122 countries adopt global treaty banning nuclear weapons
United States: A global treaty banning nuclear weapons was adopted at the United Nations on Friday despite opposition from the United States, Britain, France and other nuclear powers that boycotted negotiations.
The treaty was adopted by a vote of 122 in favour with one country—NATO member The Netherlands voting against—while Singapore abstained.
Loud applause and cheers broke out in the UN conference hall following the vote that capped three weeks of negotiations on the text providing for a total ban on developing, stockpiling or threatening to use nuclear weapons.
Nuclear-armed states have dismissed the ban as unrealistic, arguing it will have no impact on reducing the global stockpile of 15,000 atomic weapons. “Is there anyone that believes that North Korea would agree to a ban on nuclear weapons?” asked US ambassador Nikki Haley when negotiations began in March. “There is nothing I want more for my family than a world with no nuclear weapons, but we have to be realistic.”
But supporters hailed a historic achievement. “We have managed to sow the first seeds of a world free of nuclear weapons,” said Costa Rica’s ambassador, Elayne Whyte Gomez, the president of the UN conference that negotiated the treaty.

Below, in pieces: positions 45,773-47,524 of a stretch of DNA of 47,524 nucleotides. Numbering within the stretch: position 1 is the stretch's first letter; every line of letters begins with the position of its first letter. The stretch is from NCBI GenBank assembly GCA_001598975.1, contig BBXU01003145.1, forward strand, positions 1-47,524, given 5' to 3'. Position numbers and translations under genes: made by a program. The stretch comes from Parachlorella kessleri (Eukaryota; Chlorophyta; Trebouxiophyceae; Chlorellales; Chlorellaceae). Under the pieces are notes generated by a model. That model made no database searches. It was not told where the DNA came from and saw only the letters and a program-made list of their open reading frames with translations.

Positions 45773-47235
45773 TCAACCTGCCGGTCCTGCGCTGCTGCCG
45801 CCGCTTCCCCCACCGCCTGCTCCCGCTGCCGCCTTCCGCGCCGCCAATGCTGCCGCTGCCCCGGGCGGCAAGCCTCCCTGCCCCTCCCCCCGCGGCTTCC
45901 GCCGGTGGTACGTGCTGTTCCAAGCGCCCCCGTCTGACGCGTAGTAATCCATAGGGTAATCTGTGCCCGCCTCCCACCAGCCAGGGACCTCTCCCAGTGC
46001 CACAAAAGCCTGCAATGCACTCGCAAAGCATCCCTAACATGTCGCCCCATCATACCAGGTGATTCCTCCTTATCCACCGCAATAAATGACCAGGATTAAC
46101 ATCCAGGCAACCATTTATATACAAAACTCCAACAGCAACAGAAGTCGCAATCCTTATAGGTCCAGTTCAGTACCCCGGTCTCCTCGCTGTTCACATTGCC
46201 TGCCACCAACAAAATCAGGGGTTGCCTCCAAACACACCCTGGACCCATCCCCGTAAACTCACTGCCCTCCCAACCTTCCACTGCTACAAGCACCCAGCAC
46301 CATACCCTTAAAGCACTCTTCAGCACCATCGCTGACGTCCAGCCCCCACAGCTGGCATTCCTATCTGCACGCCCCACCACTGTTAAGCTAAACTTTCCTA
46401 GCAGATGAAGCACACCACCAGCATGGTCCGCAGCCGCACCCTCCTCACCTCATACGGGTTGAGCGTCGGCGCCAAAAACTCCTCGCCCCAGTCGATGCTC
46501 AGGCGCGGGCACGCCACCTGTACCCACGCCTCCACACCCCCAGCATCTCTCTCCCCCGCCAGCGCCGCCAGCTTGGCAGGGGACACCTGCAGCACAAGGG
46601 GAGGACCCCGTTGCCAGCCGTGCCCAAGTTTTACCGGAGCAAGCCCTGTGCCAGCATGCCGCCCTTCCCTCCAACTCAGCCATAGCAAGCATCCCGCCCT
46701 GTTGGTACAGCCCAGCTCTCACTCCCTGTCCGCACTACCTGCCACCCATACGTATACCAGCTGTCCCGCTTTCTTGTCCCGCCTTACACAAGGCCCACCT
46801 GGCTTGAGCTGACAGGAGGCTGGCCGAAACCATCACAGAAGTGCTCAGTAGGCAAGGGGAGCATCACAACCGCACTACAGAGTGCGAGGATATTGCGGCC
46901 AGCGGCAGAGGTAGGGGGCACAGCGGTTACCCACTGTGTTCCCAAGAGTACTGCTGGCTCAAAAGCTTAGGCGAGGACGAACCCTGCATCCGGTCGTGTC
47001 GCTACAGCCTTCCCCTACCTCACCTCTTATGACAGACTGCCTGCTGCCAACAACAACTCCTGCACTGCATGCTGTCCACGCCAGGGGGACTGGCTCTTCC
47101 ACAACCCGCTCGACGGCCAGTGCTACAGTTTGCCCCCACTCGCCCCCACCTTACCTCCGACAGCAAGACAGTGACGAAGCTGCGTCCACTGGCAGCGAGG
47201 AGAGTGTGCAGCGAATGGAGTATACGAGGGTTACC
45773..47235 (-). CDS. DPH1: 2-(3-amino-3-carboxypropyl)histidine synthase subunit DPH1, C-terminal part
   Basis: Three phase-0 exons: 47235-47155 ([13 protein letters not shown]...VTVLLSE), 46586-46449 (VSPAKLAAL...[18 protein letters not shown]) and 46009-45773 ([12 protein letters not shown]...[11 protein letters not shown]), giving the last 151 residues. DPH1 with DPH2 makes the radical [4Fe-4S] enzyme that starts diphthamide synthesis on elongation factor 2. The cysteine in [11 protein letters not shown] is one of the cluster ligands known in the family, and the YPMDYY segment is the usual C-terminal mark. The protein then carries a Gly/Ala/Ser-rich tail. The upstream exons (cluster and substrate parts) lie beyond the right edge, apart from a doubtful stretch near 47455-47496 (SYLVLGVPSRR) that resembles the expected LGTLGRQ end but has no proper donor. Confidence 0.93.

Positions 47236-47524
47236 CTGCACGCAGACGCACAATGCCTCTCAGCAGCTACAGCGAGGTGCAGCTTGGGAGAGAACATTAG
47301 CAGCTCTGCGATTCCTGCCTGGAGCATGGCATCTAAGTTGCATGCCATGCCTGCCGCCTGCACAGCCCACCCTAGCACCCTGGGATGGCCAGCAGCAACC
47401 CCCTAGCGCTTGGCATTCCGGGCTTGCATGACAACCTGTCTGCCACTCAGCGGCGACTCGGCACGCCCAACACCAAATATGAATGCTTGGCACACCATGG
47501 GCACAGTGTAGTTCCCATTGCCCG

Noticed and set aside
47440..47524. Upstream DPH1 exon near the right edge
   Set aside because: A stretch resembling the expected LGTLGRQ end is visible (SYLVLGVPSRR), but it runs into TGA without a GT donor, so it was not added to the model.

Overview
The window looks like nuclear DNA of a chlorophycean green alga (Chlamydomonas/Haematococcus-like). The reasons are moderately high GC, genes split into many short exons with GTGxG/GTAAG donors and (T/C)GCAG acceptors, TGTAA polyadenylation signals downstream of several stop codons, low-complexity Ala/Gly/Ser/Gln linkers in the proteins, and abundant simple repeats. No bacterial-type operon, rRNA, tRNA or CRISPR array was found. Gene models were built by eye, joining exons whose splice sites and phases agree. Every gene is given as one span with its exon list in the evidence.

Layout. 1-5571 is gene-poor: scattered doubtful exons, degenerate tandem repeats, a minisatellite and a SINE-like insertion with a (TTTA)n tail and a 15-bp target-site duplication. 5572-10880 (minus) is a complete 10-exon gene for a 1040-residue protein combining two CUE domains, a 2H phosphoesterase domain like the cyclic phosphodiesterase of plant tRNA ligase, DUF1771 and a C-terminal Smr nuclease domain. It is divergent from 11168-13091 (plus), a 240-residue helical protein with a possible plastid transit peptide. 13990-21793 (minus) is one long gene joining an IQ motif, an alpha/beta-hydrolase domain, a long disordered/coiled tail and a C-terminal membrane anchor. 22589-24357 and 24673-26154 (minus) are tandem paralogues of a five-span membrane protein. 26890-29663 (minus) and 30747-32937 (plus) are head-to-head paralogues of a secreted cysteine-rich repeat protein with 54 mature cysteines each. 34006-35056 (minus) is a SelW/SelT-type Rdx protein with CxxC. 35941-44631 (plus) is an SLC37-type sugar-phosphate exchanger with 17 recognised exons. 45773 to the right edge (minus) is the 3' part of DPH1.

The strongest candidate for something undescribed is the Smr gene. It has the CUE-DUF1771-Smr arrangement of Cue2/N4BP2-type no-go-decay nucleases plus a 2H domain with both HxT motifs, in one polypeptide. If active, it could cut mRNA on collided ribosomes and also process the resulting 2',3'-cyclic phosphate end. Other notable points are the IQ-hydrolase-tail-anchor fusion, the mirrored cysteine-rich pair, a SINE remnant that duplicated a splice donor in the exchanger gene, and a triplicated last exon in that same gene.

Led by Austria, Brazil, Mexico, South Africa and New Zealand, 141 countries joined in drafting the treaty that they hope will increase pressure on nuclear states to take disarmament more seriously.
None of the nine countries that possess nuclear weapons—the United States, Russia, Britain, China, France, India, Pakistan, North Korea and Israel—took part in the negotiations or the vote. Even Japan—the only country to have suffered atomic attacks, in 1945—boycotted the talks as did most NATO countries.
Nuclear powers argue their arsenals serve as a deterrent against a nuclear attack and say they remain committed to the nuclear Non-Proliferation Treaty (NPT). The decades-old NPT seeks to prevent the spread of atomic weapons but also puts the onus on nuclear states to reduce their stockpiles.
Impatience, however, is growing among many non-nuclear states over the slow pace of disarmament as are worries that weapons of mass destruction will fall into the wrong hands. Disarmament campaigners say the treaty will go a long way in increasing the stigma associated with nuclear weapons and will have an impact on public opinion.
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